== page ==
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What Is a Hacker?

The word hacker has come to refer to a computer user who trespasses on computer systems for fun or profit. The growth of the Internet has created unlimited opportunity for these intruders to steal secrets, tinker with Web sites, abscond with credit card information, or just generally make mischief. Computer hackers have also spawned a whole new mythology. They are celebrated for their skill and daring.

Some ascribe lofty artistic and political motives to these bandwidth banditos. But the professionals who install and maintain computer networks are not impressed with computer hackers.

This hour explores some of the techniques hackers use to gain control of computer systems. As you study these techniques, you'll notice that many of the concepts are built around fundamental properties of TCP/IP that you learned about in earlier hours. The next hour explores some of the security techniques used to keep intruders off the network.

The Internet literature is full of vague psycho-profiles of who the hacker is and what the hacker thinks. Much of this information is based on anecdotes and speculation. However, there is general agreement that computer attackers tend to fall within the following broad categories:

  • Adolescent amateurs— These are kids who are really just playing around. The so-called script kiddies often have only a rudimentary knowledge of computer systems and primarily just apply intrusion scripts and techniques available on the Internet.

  • Recreational hackers— This category of adult intruders encompasses a broad range of motivations. Most are in it purely for the intellectual challenge. Some want to make a statement against a particular industry or organization, and others are disgruntled former employees.

  • Professionals— This relatively small but very dangerous group consists of experienced experts who know a lot about computers. They are very hard to trace because they know all the tricks. In fact, they invented some of the tricks. These intruders are in the game strictly for the financial reward, but they wouldn't have gotten where they are if they didn't love what they do.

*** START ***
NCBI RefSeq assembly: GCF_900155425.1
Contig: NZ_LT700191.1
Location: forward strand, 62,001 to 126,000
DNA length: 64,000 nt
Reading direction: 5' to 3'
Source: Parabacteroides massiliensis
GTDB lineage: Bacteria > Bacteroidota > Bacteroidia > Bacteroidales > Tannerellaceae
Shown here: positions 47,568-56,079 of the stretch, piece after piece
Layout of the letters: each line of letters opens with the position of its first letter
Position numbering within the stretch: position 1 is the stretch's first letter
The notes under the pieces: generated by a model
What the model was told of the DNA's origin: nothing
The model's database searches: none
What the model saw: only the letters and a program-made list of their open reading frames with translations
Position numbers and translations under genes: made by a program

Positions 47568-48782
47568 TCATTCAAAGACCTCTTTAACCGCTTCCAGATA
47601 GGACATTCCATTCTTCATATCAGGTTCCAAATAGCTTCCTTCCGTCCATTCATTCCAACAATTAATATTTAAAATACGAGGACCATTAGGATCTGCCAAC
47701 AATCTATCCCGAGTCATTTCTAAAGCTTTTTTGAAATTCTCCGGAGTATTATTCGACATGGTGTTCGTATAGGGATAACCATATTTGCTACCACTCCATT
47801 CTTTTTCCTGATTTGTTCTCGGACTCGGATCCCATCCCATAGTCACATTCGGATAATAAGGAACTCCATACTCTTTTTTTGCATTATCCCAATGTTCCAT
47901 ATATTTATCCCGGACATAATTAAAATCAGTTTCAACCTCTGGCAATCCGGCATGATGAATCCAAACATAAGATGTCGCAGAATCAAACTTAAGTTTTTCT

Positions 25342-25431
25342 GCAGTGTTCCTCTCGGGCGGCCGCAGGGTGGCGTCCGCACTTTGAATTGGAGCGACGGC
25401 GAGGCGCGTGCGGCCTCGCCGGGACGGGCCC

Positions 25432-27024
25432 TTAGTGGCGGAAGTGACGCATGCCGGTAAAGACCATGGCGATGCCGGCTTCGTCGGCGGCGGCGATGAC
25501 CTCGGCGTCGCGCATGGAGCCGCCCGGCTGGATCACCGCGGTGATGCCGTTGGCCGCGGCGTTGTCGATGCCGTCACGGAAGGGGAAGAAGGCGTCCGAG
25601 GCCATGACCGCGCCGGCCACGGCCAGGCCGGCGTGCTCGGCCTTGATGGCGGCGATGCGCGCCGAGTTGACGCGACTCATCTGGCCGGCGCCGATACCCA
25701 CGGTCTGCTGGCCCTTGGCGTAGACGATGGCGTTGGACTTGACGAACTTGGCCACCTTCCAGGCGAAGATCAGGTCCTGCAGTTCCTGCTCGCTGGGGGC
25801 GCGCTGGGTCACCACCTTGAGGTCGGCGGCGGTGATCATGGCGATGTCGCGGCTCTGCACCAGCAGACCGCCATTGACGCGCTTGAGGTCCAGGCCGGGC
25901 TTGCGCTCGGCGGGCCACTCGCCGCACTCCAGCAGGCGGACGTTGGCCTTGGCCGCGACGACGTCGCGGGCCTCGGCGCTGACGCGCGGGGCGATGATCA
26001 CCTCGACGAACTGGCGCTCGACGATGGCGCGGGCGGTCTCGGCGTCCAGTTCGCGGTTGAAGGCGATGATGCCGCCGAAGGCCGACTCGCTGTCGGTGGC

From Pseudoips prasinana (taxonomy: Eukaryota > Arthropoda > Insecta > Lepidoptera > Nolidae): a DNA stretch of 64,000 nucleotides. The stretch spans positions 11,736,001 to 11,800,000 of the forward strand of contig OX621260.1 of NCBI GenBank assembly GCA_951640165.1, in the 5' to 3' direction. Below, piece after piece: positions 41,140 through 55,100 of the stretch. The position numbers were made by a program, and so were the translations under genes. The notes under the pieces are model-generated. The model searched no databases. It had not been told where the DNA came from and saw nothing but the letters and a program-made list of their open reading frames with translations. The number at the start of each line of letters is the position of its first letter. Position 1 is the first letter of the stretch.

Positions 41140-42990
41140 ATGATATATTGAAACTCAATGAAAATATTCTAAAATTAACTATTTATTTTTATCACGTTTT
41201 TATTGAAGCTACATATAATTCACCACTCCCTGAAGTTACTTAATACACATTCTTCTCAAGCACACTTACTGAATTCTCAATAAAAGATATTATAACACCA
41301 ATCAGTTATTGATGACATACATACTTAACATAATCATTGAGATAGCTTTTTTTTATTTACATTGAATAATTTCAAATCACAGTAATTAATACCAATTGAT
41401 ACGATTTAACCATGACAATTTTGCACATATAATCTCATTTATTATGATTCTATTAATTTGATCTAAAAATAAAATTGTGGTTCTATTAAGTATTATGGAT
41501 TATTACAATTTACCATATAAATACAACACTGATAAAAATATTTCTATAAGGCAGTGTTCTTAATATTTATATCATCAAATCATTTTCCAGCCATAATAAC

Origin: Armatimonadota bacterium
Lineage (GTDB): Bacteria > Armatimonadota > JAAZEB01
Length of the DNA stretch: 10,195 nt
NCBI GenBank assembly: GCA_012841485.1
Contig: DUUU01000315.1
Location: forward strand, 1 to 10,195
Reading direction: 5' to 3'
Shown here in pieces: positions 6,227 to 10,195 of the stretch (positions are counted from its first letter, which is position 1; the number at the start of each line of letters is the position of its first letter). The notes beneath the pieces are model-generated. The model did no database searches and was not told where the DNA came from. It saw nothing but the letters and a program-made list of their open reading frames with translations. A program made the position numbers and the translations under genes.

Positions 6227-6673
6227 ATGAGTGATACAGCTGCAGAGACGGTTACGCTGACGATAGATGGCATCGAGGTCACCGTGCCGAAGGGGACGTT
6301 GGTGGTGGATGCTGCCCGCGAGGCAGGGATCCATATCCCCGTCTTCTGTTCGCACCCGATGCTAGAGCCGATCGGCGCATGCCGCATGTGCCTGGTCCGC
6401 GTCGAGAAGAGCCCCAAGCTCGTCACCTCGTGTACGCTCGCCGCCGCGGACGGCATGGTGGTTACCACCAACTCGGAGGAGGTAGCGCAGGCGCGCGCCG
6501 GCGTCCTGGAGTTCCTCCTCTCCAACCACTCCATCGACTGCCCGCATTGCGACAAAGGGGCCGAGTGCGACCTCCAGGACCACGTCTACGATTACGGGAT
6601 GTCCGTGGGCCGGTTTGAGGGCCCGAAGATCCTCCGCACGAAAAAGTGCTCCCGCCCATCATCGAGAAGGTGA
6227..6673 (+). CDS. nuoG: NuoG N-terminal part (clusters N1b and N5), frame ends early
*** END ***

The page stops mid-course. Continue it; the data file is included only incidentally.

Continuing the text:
It is impossible to describe all the various scams and tricks used by intruders to gain access to computer systems. This hour is intended only as an introduction to some important techniques. As you read through the techniques described in this hour, remember the most important rule of computer security: If you think you've secured your network, think again. Someone out there is spending a lot of time and effort trying to find a new way in.

By the Way

To many, a hacker is simply a high-end user who is obsessed with and devoted to working with computers—whether or not that user has any malicious intent. Many of these high-end users are proud to call themselves hackers and object to the use of the word hacker for Internet burglars and vandals. These users prefer to use the word cracker for cyber vandals. Unfortunately, one cannot easily restrain a word from finding its definition. The term hacker is now widely applied to computer intruders, and the verb to hack is commonly used for Internet attacks. We can sympathize with high-end good guys who want a label that is more romantic than power user, but unfortunately they'll have to share the term. Waylon Jennings, after all, called himself an outlaw but never robbed a bank.

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